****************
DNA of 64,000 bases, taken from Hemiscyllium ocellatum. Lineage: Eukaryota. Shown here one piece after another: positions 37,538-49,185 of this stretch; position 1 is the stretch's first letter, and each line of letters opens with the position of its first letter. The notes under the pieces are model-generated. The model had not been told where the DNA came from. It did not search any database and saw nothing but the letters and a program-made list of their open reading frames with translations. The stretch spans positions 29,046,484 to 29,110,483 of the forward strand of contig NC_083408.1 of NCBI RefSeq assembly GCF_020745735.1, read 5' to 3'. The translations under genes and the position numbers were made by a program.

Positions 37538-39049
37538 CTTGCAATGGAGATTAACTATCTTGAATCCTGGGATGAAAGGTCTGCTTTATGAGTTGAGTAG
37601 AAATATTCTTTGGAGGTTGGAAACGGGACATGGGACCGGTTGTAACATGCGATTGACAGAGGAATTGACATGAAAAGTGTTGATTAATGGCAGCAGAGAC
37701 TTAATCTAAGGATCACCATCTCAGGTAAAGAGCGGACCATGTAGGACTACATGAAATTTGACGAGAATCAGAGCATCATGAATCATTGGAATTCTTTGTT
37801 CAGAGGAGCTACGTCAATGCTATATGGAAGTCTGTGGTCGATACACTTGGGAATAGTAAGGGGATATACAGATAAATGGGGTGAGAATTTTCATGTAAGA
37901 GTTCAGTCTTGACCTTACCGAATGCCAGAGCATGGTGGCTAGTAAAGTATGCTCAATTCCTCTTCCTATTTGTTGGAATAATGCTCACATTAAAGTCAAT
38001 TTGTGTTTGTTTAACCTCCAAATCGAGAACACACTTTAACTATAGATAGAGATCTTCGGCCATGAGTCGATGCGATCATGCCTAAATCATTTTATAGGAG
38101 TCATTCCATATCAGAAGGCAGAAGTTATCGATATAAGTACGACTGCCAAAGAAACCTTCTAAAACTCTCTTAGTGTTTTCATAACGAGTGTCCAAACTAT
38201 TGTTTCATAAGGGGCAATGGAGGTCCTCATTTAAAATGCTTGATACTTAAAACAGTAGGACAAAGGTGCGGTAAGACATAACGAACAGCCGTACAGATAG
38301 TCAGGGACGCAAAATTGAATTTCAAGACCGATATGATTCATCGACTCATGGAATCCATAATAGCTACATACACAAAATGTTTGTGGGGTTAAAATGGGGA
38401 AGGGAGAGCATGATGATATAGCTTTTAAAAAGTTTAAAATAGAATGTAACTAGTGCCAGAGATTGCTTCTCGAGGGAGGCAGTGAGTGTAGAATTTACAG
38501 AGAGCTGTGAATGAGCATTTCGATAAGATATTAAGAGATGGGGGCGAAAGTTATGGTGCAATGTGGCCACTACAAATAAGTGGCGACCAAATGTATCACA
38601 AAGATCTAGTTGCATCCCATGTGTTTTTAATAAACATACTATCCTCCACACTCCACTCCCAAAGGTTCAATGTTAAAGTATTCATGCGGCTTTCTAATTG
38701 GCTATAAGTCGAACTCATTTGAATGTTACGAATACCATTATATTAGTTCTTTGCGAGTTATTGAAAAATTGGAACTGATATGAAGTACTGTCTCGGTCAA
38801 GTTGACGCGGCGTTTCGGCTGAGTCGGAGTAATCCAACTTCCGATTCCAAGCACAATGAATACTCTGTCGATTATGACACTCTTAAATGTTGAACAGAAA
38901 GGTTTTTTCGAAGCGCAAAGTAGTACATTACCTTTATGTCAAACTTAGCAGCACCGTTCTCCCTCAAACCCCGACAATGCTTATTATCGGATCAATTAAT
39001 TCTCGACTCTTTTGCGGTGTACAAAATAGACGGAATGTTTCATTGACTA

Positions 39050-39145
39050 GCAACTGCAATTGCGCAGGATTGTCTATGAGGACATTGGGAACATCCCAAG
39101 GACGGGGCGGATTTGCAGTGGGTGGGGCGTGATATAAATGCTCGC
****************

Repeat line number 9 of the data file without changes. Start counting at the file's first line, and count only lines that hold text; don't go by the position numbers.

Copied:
38101 TCATTCCATATCAGAAGGCAGAAGTTATCGATATAAGTACGACTGCCAAAGAAACCTTCTAAAACTCTCTTAGTGTTTTCATAACGAGTGTCCAAACTAT